Day 3: Noetsie to Hamerkop (7.8km)
From here on out the trail is nothing but spectacular ocean views, different shades of blue, long beach stretches and an endless scanning of the horizon in the hopes of spotting a whale.
The slack pack items arrive a little later each day (they are delivered by the same bakkie that does a circular route past all the houses daily). This means that you should take full advantage of all the lookouts and rock pools along the way as the hike is flat and relatively quick and there is no point in arriving at the house before the cooler bags.
Hamerkop is situated in the middle of a deserted beach and the swimming directly in front of the house is fantastic. There is an open air braai area and a deck on the second floor for whale watching.
Day 4: Hamerkop to Vaalkrans (11km)
By now walking has become a way of life but the early morning beach walk required on day 4 may still come as a shock to your calf muscles. We recommend setting off early as the pace is generally slower on the sand and there are some magical snorkeling spots to be enjoyed towards the end of the trail.
The house at Vaalkrans is perched on a cliff above the ocean (spectacular views have become a way of life too). It belongs to a Cape Cobra but he graciously vacates the house when guests arrive (although it is still worth keeping an eye out – just in case).
A long wooden dining room table and cosy indoor fire set the mood for the last night on the trail which will undoubtedly be spent reminiscing on the adventures of the past few days, inventing new cocktails with the remaining booze and a long investigation into who ate the Snickers… well that’s what we did at least.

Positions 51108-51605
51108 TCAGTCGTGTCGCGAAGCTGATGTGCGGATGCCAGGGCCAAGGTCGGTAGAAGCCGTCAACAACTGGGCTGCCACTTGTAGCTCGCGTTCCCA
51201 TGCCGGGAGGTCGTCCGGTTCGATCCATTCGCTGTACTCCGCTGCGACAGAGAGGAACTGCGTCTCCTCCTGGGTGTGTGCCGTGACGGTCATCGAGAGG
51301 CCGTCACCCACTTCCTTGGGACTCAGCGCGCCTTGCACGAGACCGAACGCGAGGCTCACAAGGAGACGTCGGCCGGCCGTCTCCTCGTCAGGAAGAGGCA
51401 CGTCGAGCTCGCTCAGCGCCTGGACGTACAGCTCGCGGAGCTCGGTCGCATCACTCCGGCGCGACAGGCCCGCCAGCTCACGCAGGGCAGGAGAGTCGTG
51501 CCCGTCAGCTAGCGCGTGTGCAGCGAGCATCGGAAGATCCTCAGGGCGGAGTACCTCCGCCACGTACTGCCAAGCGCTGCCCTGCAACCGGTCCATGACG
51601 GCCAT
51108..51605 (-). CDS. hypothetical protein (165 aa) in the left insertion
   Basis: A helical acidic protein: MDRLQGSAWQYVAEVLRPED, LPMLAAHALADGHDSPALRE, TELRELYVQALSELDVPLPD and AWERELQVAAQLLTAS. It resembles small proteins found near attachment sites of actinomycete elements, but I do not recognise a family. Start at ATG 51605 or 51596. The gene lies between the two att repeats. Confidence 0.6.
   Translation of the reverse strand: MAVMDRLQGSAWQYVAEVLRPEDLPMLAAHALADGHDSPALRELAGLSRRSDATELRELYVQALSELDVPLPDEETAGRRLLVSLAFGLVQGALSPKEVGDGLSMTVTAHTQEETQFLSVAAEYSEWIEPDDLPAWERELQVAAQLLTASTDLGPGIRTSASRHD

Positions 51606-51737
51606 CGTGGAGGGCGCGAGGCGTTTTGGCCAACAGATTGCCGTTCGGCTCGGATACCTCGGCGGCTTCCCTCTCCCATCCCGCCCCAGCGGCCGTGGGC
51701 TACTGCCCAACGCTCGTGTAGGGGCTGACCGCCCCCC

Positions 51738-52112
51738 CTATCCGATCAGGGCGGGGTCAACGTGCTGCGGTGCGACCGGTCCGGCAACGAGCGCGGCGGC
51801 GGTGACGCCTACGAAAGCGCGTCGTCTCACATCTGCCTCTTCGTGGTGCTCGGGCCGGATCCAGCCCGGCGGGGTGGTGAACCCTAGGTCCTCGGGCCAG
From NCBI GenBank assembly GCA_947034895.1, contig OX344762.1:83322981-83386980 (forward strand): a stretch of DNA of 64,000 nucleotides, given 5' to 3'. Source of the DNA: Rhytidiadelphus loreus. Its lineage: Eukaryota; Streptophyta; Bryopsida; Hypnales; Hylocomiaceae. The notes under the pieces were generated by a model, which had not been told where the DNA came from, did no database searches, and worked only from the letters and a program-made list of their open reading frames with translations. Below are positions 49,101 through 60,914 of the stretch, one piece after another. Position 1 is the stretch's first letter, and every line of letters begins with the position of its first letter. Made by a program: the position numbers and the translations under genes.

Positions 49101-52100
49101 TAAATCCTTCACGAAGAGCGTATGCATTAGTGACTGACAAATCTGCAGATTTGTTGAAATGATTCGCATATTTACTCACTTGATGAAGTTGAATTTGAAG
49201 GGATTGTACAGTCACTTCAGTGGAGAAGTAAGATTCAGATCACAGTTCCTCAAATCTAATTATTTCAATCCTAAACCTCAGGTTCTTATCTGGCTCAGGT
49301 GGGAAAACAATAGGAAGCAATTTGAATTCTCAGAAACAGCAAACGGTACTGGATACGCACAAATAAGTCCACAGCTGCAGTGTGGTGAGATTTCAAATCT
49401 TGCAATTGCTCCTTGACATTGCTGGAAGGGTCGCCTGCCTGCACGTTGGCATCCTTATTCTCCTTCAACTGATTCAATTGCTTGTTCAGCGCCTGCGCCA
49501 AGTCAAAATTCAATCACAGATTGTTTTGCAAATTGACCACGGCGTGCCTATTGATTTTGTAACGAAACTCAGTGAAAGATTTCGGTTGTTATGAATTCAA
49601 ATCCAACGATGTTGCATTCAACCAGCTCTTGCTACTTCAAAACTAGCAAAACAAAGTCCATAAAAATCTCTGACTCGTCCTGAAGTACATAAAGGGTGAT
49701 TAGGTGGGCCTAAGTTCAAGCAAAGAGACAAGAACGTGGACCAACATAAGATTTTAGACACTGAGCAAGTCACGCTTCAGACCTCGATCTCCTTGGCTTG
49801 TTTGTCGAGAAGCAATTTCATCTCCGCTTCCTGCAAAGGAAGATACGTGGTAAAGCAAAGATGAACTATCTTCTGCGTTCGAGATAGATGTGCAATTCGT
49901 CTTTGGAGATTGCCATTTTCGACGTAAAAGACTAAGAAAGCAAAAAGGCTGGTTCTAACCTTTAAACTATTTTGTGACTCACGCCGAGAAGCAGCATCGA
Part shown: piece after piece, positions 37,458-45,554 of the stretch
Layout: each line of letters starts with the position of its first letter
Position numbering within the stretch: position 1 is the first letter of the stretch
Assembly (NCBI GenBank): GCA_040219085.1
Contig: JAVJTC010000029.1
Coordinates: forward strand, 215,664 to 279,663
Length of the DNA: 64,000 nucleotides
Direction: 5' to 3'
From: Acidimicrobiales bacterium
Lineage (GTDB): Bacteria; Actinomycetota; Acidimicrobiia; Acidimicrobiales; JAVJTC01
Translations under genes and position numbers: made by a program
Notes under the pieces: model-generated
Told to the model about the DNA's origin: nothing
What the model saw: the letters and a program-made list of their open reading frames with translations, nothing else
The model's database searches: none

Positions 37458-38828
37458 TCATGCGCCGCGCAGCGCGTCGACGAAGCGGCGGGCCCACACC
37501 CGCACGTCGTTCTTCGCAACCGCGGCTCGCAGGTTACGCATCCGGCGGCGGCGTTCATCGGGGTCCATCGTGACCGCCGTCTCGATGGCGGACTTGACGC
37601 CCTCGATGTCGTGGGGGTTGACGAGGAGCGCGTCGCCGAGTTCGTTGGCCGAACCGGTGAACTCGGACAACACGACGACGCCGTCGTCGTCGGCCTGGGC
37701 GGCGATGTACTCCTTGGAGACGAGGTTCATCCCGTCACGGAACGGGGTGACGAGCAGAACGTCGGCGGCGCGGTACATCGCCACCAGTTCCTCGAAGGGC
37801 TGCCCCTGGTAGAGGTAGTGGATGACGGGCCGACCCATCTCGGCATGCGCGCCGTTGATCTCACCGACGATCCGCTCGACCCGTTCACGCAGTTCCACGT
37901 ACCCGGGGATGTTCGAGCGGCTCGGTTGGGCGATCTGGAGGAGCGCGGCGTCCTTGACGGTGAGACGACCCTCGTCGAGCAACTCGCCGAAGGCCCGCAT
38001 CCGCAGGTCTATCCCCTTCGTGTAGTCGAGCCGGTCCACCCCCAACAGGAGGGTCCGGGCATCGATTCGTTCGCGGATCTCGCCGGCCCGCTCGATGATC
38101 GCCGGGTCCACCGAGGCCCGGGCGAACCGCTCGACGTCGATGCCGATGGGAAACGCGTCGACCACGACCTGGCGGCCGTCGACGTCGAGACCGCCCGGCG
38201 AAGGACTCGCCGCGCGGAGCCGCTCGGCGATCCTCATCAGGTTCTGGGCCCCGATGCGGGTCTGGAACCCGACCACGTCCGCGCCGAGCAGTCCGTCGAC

Day 5: Vaalkrans to Koppie Alleen (7km)
The final day is a short and easy hike along the coast and it leads to the best snorkeling spot on the trail by far. The swimming hole is very close to the pick-up point so you can swim and snorkel and explore without worrying about being late for the shuttle.
And that’s it. Before you know it you are back at your car with sand in your toes and salt on your skin, facing the glaring reality that you are not the only 12 people in the world…
The Whale Trail
Video Date: 25 December 2015
5 glorious days on the iconic South African Whale Trail. (The fun seen in this video is not guaranteed, unless you have friends as crazy as ours!)
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The Whale trail is more of a holiday than a hike. Although we were a relatively fit group, it is certainly suitable for hikers of all fitness levels.
Bookings: Cape Nature handles all Whale Trail bookings and reservations. They are extremely helpful and professional (021 483 0190).
Slack packing is cheating but in this instance it is fantastic. Having no heavy bag means there is more time for enjoying the scenery, swimming and other activities during the day. And more wine to enjoy at night. There is an additional cost for slack packing, and space is still limited.